Growth trajectories and specialized feeding support among infants treated with therapeutic hypothermia

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ESPR121
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Abstract: :

Background: Therapeutic hypothermia is the standard of care treatment for infants with hypoxic-ischemic encephalopathy (HIE). These infants are at risk for gut and brain injury and may experience delayed oral feeding skills, delayed initiation of breastfeeding, and abnormal growth. However, very little is known about the growth and feeding outcomes of these infants.


Objective: To evaluate 1) the prevalence of requiring specialized feeding support during and after the neonatal intensive care unit (NICU) hospitalization and 2) growth trajectories through 1 year old, among infants treated with therapeutic hypothermia.


Design/Methods: We performed a retrospective analysis of all infants treated with therapeutic hypothermia from January 2018-February 2019 in our level III NICU who also attended our follow-up clinic. Our center offers comprehensive allied health support including lactation specialists, nutritionists and feeding therapists in the NICU and at follow-up visits scheduled every 2-6 months after discharge. We recorded any specialized feeding support (tube feeds, specialized nipple, and performance of a swallow study [representing high concern for aspiration]) utilized in the NICU and at discharge. We documented feeding type (breastmilk and/or formula) at discharge and each clinic visit. Weight, length, and head circumference at birth, discharge, and each clinic visit were converted to Z-scores using the World Health Organization growth standards, from which we calculated mean growth trajectories.


Results: Infants (N=26) had mean gestational age 39.4 weeks (standard deviation [SD] 1.8 weeks) and birthweight Z-score -0.2 (SD 1.0). Most infants (77%) required specialized feeding support in the NICU, including 42% who required nasogastric (NG) tube feeds. Most feeding issues resolved by discharge, but 27% of infants had ongoing specialized needs at discharge and 4% were discharged with an NG tube. Breastfeeding rates were high: 88% of infants received some breastmilk at discharge and 60-72% continued to breastfeed at each follow-up (Table). Average growth trajectories were similar to reference data for healthy full-term infants (Figure).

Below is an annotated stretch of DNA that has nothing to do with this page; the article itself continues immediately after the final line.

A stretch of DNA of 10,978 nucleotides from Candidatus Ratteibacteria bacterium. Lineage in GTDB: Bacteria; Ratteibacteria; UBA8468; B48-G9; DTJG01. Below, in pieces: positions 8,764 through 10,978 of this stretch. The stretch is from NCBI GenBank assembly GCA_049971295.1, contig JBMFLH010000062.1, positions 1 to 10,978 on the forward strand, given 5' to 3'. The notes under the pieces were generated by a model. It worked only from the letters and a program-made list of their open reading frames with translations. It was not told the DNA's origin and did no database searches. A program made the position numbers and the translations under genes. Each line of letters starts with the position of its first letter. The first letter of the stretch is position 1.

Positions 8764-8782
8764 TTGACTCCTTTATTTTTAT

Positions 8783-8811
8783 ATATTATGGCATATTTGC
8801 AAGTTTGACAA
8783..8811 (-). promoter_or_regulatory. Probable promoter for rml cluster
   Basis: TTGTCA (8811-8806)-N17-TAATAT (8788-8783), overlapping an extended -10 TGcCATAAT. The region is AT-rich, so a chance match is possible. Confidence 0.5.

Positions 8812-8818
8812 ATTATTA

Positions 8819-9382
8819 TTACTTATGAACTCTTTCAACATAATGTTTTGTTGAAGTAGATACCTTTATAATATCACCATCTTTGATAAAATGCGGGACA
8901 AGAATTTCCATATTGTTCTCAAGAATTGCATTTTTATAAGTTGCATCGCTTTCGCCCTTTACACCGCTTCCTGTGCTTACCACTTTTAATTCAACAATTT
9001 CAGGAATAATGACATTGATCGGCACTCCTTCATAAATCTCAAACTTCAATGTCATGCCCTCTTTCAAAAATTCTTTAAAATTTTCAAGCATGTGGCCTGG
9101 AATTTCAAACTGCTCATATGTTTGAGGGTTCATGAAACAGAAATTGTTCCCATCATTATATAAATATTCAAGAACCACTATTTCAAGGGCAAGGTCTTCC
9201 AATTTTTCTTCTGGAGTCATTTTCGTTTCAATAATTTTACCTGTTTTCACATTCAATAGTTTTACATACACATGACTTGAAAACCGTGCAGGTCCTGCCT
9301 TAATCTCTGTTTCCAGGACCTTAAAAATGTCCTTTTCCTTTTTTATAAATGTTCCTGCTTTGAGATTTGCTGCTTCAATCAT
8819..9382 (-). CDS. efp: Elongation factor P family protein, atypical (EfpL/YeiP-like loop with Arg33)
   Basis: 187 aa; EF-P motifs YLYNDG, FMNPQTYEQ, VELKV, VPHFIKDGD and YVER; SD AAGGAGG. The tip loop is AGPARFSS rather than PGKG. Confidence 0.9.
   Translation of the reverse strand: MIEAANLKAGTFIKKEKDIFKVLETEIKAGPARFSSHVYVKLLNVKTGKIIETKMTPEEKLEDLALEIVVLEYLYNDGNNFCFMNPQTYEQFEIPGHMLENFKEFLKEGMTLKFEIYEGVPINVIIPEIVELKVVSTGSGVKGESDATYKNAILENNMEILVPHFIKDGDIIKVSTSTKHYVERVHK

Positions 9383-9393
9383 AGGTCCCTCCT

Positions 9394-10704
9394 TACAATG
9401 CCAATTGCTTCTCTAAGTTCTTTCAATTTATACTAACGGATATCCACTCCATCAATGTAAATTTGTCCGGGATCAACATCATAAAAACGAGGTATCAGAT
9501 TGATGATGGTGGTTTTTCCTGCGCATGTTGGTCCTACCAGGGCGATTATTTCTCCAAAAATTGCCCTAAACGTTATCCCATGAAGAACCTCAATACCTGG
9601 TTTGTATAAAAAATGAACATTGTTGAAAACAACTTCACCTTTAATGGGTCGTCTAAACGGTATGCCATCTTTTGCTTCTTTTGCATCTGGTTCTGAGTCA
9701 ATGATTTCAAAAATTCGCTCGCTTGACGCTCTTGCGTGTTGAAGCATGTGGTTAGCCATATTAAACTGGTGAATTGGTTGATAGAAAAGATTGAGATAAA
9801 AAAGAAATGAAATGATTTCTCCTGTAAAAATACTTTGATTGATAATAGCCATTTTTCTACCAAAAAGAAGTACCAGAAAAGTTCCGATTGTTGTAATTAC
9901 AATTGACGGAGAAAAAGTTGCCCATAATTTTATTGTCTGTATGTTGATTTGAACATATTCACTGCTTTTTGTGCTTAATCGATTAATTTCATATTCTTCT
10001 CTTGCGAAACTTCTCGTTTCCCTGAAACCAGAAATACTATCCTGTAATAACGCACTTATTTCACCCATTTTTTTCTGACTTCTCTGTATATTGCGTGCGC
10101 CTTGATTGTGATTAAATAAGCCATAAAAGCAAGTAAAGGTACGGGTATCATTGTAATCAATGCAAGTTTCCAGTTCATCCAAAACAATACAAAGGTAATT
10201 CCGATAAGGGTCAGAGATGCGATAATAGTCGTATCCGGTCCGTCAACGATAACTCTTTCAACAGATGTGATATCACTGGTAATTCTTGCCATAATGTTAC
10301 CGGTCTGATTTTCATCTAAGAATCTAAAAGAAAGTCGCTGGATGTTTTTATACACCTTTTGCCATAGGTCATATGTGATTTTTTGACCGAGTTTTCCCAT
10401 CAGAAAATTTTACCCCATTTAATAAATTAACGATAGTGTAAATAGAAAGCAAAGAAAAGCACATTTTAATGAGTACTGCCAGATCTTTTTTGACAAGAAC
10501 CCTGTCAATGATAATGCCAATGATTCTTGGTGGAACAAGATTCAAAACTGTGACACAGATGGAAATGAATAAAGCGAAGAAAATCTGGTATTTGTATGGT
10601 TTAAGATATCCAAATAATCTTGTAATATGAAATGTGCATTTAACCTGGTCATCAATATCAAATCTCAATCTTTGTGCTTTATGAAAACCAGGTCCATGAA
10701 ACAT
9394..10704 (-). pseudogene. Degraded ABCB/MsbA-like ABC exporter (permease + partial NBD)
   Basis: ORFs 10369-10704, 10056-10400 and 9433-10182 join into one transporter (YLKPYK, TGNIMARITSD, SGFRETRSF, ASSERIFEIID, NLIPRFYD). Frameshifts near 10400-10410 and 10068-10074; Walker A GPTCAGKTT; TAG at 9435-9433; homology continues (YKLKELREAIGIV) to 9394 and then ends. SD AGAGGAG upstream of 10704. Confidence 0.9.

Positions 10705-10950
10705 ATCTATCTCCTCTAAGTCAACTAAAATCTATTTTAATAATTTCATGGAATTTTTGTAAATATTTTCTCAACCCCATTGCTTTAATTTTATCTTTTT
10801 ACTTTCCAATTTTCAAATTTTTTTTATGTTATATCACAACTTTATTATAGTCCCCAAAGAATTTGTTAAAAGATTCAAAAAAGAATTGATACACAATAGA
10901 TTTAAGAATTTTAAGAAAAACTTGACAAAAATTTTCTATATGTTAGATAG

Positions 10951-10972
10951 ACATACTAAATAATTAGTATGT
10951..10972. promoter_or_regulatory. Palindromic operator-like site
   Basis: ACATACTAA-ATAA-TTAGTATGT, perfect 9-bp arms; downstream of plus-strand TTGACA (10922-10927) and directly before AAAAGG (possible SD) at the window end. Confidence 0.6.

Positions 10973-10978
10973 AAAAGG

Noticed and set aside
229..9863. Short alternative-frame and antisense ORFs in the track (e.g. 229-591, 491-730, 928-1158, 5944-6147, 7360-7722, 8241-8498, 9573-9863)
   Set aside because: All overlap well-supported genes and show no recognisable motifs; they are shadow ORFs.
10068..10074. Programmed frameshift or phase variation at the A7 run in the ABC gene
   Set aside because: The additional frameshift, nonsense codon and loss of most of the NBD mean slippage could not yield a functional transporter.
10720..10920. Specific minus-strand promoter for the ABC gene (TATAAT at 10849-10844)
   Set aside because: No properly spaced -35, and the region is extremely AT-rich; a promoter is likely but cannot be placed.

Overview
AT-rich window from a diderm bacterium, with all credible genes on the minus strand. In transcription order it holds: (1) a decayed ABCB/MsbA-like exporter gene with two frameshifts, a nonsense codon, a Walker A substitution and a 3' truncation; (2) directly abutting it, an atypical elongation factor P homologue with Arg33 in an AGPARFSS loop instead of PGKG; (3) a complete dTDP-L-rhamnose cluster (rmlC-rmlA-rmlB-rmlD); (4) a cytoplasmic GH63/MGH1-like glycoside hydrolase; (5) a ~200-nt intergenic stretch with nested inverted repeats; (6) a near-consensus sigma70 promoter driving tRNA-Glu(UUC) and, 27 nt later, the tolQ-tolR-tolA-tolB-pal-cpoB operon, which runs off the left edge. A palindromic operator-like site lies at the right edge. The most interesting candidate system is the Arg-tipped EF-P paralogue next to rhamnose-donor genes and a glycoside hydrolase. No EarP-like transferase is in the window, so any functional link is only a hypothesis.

Conclusion: Oral feeding difficulties during hospitalization are common for infants undergoing therapeutic hypothermia and may persist beyond discharge. In our center with routine provision of intensive feeding support in the NICU and at follow-up, infants who experienced HIE achieved growth similar to the expected growth of healthy full-term infants. This high-risk population may benefit from routine provision of intensive feeding support during and after NICU hospitalization.

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Brigham and Women's Hospital
Xavier University
Brigham and Women's Hospital
Brigham and Women's Hospital
Brigham and Women's Hospital

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